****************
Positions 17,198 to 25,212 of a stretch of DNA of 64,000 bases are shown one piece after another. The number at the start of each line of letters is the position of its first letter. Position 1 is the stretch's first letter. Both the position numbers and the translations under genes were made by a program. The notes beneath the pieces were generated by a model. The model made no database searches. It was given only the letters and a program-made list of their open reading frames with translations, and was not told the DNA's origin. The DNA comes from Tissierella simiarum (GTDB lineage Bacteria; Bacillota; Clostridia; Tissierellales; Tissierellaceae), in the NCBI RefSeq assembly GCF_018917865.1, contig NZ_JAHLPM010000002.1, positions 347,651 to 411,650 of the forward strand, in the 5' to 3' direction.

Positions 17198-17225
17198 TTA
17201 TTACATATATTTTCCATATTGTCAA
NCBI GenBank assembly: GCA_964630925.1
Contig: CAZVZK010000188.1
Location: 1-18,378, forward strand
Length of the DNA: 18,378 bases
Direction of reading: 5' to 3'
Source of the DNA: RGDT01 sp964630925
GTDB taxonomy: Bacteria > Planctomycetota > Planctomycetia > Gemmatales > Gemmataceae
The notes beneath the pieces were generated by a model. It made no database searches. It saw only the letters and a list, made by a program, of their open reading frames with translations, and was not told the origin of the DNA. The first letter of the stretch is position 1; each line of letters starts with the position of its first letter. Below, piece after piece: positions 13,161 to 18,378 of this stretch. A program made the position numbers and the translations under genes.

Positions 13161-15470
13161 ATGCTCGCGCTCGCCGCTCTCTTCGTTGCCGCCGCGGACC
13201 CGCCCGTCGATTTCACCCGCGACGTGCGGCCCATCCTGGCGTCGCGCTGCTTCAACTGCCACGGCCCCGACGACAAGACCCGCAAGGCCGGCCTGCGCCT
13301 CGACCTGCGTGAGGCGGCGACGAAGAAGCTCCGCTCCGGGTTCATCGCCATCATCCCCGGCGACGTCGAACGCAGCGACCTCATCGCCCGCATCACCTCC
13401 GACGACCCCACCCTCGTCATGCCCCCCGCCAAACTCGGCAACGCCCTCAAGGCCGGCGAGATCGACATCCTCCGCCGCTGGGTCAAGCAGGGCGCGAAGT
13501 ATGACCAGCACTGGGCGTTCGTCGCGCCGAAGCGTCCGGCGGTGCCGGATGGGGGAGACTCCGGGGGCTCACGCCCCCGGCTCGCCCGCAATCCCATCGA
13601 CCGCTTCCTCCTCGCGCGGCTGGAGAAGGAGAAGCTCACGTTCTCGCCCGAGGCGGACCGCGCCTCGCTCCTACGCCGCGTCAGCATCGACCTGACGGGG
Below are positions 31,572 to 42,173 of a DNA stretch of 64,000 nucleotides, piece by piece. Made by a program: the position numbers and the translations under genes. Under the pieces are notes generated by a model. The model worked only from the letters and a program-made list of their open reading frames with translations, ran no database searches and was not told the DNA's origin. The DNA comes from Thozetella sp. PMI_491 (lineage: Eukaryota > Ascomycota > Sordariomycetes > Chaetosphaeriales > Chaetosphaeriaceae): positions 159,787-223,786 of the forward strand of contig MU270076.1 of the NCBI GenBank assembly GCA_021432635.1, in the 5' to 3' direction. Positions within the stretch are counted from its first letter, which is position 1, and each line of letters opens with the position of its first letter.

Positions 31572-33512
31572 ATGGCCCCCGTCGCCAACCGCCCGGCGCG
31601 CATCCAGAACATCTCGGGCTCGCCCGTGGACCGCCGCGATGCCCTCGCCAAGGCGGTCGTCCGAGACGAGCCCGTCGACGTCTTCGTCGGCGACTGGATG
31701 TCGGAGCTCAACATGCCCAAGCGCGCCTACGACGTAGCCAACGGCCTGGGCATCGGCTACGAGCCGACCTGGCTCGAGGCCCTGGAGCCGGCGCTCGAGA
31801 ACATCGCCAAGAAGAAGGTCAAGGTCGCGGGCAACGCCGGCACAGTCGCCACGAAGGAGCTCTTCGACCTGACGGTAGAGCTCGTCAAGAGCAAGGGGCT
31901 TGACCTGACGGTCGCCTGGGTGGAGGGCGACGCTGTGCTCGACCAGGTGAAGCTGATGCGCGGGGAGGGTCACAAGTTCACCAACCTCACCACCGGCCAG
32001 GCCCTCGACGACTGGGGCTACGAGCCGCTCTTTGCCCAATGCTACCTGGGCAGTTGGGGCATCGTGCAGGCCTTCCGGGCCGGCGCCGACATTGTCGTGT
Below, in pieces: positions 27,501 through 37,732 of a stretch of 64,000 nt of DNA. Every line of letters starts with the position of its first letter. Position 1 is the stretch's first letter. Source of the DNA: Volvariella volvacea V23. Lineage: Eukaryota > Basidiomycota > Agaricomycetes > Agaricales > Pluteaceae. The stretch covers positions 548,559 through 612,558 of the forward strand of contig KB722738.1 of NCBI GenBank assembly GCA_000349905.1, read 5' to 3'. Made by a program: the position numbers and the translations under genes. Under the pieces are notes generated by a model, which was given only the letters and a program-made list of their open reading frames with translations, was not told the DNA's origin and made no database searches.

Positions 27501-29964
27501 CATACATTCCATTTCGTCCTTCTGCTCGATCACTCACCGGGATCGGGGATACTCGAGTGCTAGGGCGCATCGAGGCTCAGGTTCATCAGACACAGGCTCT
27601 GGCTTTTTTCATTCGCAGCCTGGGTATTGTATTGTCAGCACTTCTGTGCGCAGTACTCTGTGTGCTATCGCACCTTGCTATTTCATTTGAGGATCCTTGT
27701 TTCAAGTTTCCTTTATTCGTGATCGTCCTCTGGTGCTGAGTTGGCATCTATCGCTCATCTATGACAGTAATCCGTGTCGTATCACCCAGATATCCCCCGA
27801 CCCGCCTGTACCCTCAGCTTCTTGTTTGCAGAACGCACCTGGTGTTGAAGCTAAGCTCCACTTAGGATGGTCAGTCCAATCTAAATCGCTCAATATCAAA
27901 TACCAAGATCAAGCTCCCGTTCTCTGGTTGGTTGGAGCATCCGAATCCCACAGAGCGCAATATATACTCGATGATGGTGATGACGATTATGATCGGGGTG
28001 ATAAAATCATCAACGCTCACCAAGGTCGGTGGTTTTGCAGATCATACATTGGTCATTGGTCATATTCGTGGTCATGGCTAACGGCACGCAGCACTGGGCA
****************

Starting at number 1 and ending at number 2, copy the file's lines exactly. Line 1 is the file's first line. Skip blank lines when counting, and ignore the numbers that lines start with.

Positions 17,198 to 25,212 of a stretch of DNA of 64,000 bases are shown one piece after another. The number at the start of each line of letters is the position of its first letter. Position 1 is the stretch's first letter. Both the position numbers and the translations under genes were made by a program. The notes beneath the pieces were generated by a model. The model made no database searches. It was given only the letters and a program-made list of their open reading frames with translations, and was not told the DNA's origin. The DNA comes from Tissierella simiarum (GTDB lineage Bacteria; Bacillota; Clostridia; Tissierellales; Tissierellaceae), in the NCBI RefSeq assembly GCF_018917865.1, contig NZ_JAHLPM010000002.1, positions 347,651 to 411,650 of the forward strand, in the 5' to 3' direction.

Positions 17198-17225